Ah yes, they were strong elder women. They had to be, you know, life was hard, then. Quick-tempered they were, and tongues that could wound very deeply. Then there was another generation of mostly girls (the story of the boys is their own to tell), and they too were ‘strong’. And that generation of beautiful women raised yet another generation of ‘strong’ girls.
Being ‘strong’ had different connotations in different generations, but always it meant being the perfect princess. Smile! Work hard. When your family comes to visit, show them you are in control by being the perfect hostess with the perfect home and perfect children, naturally. Feelings are irrelevant, not important, and must be ground down at any cost. It is the appearance of things that counts, and smile, smile for the camera. For if the camera records a happy, smiling family, then it is a happy, smiling family, right?
Sadness, fear, or anxiety are not manifestations of the perfect princess, and therefore will not be expressed, upon pain of punishment. Sometimes physical punishment, but more often shaming: look at her, she is being sad and clearly there is no reason to be sad and so we will push her to the outside of the family circle for awhile, that will teach her. Every family gathering for unbroken spans of decades begins with an argument, and hurtful rejoinders are flung about, but that is no reason to be sad. If it seems paradoxical that anger is expressed, why, just think of all those natural human feelings being hidden. Anger is strong!
Playing favourites among your children – letting the others know that no matter what they do, they can never be the favourite – that is another way to ensure control of the family. The dysfunctional family archetypes of the scapegoat, the lost child, the hero, and the mascot reveal themselves in personalities at a young age, for they are the means of coping with the bad feelings of the family dynamic. Everywhere and in everyone there is evidence of the feelings being suppressed and sublimated in a myriad of ways such as alcohol and substance abuse, overeating, overworking. Often, all of these. It is never anyone’s fault, what happens to them, always the fault of someone else. To own otherwise would have to be to own the pain and vulnerability of being fully human, of being imperfect, of making one’s way in an imperfect world. It is just too hard. No matter: for this is a strong family, a happy family, and the pictures say so.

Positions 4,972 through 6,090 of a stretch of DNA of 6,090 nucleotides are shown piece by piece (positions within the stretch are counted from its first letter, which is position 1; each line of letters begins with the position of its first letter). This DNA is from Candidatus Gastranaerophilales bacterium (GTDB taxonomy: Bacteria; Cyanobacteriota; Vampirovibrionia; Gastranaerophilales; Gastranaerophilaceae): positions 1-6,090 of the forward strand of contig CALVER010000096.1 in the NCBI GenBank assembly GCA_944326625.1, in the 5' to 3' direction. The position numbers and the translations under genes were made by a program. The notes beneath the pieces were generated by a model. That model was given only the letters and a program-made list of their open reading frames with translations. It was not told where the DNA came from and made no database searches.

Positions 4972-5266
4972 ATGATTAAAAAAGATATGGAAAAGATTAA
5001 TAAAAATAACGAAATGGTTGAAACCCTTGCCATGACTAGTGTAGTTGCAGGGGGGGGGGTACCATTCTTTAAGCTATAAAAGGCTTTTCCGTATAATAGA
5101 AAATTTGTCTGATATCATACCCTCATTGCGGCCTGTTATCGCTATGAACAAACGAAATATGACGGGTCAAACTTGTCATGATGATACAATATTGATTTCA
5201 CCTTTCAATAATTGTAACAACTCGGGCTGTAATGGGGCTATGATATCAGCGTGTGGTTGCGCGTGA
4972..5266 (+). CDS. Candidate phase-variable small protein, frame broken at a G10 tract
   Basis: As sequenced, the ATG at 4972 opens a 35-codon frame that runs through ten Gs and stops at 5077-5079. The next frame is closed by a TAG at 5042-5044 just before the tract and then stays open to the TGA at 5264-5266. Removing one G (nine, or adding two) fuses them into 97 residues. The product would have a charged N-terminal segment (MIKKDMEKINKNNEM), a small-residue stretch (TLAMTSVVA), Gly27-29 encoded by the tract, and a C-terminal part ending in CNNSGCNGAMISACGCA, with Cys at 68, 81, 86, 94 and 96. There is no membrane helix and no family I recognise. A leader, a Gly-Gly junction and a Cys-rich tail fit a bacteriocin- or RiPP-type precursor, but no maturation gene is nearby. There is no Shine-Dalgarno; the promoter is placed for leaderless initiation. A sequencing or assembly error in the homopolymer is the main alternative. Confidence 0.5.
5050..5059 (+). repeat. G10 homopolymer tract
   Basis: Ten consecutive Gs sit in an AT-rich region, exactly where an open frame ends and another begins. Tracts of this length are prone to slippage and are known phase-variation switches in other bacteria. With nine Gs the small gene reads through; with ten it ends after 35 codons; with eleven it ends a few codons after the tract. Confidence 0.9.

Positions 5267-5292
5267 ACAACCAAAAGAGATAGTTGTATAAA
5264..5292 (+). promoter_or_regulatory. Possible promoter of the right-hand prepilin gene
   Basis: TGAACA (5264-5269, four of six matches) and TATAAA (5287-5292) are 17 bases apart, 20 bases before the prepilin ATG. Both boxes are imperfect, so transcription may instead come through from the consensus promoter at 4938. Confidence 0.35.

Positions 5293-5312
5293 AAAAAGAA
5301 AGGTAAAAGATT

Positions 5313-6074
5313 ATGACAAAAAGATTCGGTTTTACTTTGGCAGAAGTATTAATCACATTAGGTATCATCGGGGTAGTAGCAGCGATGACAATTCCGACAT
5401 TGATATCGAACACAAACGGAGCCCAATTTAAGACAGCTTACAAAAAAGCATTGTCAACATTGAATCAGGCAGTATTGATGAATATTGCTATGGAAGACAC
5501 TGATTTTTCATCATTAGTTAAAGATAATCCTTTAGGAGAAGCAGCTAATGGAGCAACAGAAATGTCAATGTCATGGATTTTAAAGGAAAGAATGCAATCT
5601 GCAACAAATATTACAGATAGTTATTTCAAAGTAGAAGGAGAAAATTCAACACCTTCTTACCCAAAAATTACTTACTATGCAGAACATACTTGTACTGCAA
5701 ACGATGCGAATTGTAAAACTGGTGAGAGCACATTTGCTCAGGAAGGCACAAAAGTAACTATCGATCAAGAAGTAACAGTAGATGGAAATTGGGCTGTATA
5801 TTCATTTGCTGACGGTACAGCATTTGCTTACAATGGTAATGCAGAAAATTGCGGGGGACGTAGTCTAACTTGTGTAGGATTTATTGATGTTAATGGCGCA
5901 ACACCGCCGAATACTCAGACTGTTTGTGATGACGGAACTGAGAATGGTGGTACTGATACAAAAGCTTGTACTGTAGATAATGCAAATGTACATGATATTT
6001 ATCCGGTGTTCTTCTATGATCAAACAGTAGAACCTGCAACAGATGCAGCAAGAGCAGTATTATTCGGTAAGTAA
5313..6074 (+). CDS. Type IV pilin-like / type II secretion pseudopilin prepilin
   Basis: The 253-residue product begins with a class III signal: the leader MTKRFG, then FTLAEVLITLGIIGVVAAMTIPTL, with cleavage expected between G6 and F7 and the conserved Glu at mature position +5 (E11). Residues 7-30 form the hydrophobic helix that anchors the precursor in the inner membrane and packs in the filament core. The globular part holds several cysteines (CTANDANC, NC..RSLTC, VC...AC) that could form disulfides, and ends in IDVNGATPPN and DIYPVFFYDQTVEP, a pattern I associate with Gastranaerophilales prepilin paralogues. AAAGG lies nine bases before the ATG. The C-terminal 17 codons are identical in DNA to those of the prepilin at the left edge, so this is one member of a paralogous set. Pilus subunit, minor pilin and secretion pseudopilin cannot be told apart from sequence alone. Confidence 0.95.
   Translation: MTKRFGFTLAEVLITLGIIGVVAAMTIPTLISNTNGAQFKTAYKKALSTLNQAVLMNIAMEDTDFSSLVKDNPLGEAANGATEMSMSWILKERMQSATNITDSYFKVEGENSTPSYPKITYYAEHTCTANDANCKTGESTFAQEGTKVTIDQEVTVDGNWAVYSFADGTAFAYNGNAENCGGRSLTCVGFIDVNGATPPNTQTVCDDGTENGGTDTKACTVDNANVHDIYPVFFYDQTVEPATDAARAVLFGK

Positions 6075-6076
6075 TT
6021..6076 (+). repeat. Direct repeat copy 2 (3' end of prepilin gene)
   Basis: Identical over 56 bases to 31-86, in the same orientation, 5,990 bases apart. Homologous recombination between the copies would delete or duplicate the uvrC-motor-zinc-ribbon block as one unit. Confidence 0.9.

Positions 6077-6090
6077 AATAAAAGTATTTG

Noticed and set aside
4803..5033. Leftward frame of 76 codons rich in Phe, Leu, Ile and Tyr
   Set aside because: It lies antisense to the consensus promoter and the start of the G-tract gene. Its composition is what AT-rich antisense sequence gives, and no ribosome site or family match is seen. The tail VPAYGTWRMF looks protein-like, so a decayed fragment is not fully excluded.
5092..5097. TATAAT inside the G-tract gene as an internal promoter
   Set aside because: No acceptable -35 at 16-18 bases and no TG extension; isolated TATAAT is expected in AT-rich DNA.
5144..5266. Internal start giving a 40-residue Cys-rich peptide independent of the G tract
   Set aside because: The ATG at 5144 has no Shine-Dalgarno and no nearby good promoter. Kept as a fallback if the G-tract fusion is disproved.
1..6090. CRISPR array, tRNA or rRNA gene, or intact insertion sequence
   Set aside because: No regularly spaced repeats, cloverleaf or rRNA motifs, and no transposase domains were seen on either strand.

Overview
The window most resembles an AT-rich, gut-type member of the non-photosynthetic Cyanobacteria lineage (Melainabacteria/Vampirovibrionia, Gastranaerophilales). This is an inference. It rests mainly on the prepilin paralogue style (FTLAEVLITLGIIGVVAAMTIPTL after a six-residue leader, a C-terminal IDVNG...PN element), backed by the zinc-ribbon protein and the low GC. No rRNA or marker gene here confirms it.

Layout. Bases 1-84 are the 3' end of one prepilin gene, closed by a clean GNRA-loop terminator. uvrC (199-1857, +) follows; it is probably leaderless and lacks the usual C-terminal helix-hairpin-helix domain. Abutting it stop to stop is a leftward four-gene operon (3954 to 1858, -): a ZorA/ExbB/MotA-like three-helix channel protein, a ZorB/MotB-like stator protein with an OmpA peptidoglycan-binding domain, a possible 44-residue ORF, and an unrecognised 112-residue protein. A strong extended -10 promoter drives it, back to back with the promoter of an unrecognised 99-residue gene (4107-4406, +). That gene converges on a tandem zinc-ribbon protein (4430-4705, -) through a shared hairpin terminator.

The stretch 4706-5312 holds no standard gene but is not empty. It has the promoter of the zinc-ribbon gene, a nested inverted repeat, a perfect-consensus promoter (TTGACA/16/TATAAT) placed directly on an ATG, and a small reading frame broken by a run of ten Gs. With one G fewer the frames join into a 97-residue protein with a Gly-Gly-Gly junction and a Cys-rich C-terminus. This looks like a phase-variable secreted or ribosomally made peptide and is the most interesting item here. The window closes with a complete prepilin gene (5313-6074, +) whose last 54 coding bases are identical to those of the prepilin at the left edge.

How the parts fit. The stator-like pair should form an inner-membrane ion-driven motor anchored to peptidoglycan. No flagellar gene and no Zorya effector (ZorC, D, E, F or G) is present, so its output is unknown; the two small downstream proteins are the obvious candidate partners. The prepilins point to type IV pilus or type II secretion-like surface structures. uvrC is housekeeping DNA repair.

For the small, sad little girl there – in the corner almost – there is no regard, she is not playing the game. It is to that small, sad little girl – and there were many of them – that I write. As gently as I can, I want to tell you that you are not imagining things, that everything is not okay, and that it is healthy to express sadness over what is bad. That vulnerability, expressing your innermost feelings is painful, but that vulnerability is “the birthplace of joy, creativity, belonging, and love…”
I know this is hard, but please watch Brene Brown in her Ted Talk. Understand that your emotional honesty will cost you, but that it is preferable to living a life dampened of joy and spontaneity. Emotional honesty may feel like betrayal to members of your family who have not gotten there yet; maybe they never will. Emotional honesty is not cruel or spiteful, not derogatory or shaming or belittling – it is honesty about your own feelings, not the presumption of speaking for another, and above all, it is not blaming. I just want to say it again because it is so important, and so liberating:
Vulnerability is the birthplace of joy, creativity, belonging, and love.